1917 had the highest number of wartime sinkings in Irish waters accounting for over half the wrecks throughout the first world war. In December of that year Dublin was shook with two separate tragedies – the loss of the SS Hare and SS Adela, both heavily impacting on the Dublin Dockland community. Only a few days after the Hare was sunk Waterford suffered its own double tragedy.
Within just two days the Waterford Steamships SS Formby and SS Coningbeg would be struck down by German submarines. A total of 83 people were lost with 67 of them from Waterford and the surrounding areas – making this the greatest seafaring tragedy to befall Waterford in the 20th century.
Loss of the SS Formby and the SS Coningbeg
Both ship were operated by the Clyde Shipping Company and worked the route from Waterford to Liverpool carrying general cargo, livestock and foodstuffs.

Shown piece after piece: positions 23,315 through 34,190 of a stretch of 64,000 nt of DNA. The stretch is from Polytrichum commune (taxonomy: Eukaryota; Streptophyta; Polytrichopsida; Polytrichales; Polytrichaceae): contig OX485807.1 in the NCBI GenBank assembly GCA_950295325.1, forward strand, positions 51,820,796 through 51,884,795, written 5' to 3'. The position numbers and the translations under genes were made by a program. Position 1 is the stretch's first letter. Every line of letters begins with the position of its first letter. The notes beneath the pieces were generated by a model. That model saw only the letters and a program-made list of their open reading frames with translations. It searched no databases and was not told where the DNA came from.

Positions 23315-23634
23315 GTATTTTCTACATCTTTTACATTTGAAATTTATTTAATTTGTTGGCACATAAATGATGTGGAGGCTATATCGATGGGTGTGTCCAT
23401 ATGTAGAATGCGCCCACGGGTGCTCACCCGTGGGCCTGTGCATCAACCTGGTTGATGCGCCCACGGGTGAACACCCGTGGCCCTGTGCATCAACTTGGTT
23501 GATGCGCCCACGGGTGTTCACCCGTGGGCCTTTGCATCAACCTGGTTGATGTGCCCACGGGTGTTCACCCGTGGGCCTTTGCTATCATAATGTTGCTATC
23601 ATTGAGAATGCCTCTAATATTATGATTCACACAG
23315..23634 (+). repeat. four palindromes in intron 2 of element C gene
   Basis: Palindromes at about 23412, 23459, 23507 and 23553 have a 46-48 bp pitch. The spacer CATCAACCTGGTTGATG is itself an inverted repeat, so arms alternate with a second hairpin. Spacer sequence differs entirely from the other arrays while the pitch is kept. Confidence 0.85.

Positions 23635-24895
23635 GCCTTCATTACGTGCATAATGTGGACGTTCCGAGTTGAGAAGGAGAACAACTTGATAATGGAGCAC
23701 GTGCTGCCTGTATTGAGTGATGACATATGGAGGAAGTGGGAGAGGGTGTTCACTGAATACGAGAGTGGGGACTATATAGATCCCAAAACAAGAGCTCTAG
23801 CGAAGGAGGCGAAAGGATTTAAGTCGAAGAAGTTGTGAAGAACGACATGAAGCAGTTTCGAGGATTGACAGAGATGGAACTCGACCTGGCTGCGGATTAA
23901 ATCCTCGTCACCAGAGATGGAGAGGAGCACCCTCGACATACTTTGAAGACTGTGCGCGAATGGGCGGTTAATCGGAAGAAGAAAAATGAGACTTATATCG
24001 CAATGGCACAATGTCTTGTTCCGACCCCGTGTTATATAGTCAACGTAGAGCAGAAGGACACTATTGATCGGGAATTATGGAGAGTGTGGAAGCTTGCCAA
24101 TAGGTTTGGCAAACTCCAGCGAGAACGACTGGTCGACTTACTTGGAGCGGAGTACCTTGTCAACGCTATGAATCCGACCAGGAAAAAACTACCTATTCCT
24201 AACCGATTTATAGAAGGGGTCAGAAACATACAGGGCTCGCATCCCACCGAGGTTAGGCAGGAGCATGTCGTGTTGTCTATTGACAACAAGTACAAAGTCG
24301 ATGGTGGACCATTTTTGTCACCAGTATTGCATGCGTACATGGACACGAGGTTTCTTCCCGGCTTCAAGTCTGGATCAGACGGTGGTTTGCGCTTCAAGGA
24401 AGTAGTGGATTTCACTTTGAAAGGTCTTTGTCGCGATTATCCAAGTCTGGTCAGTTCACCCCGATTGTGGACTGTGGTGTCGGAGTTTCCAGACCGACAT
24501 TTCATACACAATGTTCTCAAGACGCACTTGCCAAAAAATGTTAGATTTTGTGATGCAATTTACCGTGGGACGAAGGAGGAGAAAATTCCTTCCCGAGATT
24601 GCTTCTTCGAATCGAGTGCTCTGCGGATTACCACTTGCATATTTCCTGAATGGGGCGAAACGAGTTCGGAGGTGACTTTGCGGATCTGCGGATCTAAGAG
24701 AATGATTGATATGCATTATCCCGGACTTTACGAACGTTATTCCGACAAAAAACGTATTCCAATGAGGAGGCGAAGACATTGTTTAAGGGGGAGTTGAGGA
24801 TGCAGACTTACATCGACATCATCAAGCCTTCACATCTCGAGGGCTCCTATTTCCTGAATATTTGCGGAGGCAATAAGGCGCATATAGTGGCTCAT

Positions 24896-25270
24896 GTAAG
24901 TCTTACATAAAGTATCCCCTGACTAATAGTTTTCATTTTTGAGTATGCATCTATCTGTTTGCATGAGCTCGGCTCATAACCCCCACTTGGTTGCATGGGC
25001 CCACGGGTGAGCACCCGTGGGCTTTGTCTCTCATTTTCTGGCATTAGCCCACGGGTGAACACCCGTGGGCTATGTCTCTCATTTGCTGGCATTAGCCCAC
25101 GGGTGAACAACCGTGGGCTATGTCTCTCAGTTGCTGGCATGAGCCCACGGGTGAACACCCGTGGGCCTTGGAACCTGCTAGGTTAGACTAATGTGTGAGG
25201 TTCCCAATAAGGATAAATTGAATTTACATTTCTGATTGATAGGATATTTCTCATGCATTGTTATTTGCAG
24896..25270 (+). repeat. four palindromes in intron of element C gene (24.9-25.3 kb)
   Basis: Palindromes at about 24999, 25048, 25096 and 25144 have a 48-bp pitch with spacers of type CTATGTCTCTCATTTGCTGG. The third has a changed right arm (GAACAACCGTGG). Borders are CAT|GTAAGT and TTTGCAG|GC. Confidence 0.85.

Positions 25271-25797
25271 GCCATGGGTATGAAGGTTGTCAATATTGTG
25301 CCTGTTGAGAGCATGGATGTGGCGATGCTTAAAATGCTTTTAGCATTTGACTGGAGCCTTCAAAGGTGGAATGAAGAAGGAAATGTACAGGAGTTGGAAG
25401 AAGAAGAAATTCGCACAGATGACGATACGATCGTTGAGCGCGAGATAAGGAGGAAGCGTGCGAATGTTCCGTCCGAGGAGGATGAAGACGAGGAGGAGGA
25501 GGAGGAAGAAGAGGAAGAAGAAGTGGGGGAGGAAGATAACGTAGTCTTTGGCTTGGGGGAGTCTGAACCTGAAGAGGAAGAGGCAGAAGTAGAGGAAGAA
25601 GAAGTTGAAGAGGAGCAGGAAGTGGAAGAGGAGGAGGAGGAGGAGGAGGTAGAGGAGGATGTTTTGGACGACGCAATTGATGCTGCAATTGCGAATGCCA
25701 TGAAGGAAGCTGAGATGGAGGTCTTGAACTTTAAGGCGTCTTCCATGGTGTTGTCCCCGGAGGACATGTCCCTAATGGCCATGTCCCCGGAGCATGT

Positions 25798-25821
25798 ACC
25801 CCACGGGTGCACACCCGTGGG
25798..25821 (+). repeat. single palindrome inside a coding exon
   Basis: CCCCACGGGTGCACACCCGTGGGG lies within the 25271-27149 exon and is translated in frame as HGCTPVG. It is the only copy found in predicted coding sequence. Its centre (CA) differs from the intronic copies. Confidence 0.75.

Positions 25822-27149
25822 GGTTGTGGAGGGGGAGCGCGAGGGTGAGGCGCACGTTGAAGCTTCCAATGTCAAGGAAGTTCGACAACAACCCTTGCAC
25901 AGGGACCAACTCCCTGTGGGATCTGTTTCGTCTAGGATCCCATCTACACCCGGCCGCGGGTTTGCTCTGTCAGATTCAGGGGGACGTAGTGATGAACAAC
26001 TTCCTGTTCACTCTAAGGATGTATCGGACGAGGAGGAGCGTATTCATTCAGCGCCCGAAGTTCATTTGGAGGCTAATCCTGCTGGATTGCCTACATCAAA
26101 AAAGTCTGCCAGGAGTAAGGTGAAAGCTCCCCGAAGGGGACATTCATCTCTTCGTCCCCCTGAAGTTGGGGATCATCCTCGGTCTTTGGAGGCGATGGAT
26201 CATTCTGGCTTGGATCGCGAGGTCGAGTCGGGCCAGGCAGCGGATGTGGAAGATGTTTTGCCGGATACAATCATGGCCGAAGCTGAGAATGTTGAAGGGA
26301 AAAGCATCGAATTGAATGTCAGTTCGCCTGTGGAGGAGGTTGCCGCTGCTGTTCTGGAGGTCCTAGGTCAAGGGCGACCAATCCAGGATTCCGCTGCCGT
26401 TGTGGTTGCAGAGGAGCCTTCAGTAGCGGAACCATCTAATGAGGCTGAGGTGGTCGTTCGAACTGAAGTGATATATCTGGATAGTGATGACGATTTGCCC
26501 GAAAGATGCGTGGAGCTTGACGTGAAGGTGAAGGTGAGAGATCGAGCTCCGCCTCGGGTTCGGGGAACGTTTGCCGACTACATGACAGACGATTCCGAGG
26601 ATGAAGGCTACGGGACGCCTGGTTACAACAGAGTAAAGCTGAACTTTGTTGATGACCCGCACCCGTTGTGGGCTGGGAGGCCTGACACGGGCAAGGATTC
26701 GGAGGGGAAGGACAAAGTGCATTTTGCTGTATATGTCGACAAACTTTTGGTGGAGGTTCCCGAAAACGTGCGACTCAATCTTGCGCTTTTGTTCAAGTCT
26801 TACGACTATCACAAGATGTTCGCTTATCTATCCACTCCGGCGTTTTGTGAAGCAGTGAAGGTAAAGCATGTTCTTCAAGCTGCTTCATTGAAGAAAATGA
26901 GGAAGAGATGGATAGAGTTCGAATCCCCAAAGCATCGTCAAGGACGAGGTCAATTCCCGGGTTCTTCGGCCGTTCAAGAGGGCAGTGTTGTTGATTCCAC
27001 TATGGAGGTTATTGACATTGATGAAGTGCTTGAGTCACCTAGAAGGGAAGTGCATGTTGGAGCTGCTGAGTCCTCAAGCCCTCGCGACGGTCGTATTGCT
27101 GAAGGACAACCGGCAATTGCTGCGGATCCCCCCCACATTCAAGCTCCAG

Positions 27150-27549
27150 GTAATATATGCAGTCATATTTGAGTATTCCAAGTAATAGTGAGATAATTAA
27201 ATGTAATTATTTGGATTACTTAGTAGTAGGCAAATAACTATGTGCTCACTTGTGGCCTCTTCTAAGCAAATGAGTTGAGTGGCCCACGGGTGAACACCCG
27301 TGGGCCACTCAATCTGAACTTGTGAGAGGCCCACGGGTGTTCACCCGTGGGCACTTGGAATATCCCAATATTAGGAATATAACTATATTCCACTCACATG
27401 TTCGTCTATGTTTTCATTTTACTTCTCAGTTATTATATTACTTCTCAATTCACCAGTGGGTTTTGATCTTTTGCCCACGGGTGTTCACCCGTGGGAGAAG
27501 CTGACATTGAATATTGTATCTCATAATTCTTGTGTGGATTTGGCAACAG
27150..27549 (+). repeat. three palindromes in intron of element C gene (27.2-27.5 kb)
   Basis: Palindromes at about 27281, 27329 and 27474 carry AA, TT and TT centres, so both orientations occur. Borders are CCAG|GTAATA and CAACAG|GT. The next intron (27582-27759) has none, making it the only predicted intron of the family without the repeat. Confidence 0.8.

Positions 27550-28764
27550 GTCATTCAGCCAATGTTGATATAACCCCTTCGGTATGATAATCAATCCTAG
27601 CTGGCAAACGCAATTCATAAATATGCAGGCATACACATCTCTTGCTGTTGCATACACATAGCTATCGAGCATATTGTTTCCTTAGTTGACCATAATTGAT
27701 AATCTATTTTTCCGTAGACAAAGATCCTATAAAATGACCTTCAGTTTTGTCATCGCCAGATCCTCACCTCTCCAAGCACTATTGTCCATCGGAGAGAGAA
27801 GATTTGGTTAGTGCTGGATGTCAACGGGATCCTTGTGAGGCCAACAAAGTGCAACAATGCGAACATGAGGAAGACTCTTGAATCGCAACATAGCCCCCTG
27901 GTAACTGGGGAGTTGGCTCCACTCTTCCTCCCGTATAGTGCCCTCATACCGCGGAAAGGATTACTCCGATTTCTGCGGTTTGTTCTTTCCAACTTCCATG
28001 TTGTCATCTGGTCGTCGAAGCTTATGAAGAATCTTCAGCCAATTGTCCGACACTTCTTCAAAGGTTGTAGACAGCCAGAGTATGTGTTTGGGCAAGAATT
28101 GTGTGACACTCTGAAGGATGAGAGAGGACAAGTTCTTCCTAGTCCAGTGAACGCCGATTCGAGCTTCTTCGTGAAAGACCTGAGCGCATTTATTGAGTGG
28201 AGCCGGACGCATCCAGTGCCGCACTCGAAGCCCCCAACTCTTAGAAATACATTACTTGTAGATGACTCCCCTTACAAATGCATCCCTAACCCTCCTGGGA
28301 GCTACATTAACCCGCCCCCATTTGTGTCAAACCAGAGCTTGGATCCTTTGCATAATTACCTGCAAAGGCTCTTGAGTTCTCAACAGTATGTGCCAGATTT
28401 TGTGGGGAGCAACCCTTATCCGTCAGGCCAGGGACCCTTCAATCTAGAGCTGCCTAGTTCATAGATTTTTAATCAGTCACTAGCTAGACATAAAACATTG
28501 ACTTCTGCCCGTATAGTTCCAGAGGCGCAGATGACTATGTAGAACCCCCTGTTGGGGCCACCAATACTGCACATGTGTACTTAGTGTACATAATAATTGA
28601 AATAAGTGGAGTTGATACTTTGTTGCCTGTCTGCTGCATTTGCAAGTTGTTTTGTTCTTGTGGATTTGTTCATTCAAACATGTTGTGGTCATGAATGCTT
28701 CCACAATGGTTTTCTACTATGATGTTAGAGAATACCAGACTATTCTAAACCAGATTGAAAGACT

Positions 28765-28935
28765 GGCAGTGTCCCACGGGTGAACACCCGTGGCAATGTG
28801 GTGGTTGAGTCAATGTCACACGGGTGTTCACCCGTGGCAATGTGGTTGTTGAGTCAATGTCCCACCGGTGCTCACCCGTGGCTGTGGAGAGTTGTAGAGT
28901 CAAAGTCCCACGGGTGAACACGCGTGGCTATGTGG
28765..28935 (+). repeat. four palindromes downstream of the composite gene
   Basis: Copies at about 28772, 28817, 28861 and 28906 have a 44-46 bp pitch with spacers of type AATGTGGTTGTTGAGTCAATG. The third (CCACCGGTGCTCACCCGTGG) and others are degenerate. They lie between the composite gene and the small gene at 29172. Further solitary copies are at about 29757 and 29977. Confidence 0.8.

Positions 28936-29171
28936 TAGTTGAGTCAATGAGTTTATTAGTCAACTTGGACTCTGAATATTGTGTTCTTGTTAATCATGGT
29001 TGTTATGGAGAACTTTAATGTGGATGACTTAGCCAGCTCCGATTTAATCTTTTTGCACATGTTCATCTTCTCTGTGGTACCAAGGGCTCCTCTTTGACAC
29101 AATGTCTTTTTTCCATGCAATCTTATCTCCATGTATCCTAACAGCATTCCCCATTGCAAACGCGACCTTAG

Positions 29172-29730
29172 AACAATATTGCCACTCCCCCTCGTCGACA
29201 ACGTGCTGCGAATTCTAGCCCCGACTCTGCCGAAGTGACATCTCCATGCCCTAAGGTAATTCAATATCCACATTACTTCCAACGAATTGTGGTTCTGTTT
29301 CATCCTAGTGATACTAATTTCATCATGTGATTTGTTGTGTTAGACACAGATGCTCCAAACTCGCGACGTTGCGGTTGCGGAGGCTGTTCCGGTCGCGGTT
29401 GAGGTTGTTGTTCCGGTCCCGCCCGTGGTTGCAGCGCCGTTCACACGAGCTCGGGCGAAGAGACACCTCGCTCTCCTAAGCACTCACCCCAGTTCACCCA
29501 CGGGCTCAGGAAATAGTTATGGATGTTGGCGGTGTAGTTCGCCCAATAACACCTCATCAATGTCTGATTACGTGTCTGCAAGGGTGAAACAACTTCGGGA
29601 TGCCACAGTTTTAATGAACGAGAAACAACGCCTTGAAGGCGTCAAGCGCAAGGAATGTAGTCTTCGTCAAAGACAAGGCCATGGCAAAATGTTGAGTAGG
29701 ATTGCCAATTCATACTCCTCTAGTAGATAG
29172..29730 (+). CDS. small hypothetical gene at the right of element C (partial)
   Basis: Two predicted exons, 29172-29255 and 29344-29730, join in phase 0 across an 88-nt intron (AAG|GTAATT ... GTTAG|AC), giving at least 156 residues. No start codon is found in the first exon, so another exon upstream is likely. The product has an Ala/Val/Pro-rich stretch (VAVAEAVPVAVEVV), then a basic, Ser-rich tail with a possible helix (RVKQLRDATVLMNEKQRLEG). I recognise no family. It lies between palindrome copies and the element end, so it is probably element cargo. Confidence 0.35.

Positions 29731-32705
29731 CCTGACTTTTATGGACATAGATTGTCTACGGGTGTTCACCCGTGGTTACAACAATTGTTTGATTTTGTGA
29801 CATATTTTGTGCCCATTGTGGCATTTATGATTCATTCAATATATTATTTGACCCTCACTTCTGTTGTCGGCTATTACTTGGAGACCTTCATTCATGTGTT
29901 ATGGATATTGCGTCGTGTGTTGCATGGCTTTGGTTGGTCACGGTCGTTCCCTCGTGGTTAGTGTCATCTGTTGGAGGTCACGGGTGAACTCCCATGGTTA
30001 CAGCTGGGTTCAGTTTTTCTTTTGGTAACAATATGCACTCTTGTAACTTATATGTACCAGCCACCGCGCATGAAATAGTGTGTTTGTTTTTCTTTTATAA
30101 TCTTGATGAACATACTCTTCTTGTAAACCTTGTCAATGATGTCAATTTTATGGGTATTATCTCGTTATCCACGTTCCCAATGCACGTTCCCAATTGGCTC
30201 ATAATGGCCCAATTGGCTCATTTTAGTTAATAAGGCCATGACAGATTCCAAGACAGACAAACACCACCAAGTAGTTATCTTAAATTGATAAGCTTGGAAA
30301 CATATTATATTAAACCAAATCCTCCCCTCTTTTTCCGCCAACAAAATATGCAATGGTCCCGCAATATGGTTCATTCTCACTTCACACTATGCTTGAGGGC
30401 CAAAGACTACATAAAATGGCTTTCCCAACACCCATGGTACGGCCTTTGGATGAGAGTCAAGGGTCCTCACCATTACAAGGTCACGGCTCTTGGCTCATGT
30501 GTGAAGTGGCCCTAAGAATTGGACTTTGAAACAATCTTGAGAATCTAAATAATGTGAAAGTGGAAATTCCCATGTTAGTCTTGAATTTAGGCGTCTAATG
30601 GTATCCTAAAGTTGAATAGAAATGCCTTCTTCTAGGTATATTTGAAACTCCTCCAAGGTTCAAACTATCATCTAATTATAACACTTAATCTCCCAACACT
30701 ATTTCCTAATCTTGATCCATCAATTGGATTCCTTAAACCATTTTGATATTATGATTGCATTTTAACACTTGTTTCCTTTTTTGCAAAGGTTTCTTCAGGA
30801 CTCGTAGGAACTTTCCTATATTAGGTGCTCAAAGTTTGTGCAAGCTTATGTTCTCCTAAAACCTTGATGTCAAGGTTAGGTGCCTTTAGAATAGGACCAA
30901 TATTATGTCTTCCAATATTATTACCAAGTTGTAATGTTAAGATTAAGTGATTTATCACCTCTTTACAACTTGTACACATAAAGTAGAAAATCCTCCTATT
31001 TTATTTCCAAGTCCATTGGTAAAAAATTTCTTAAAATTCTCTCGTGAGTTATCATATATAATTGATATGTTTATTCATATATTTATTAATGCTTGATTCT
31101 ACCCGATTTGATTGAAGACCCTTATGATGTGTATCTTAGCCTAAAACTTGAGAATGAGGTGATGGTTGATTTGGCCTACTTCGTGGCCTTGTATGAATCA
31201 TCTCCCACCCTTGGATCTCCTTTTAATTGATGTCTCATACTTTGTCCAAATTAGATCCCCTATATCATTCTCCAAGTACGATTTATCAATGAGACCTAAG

The SS Formby left Liverpool at midday on 15th December. When the ship didn’t arrive as planned on Sunday morning in Waterford it was assumed it was delayed due to adverse weather. By Monday evening there was still no word and those waiting for their loved ones to return home began to fear the worst. That same day SS Coningbeg sailed from Liverpool headed to Waterford but it too failed to arrive.
Little wreckage was found of either ship and only one body. After an inquiry into the ships disappearance both ships were marked as missing presumed torpedoed.
To mark the centenary of the tragedy the ships will be remembered with a number of commemorative events in Waterford. Events will including exhibitions, talks, wreath laying ceremony and guided walks.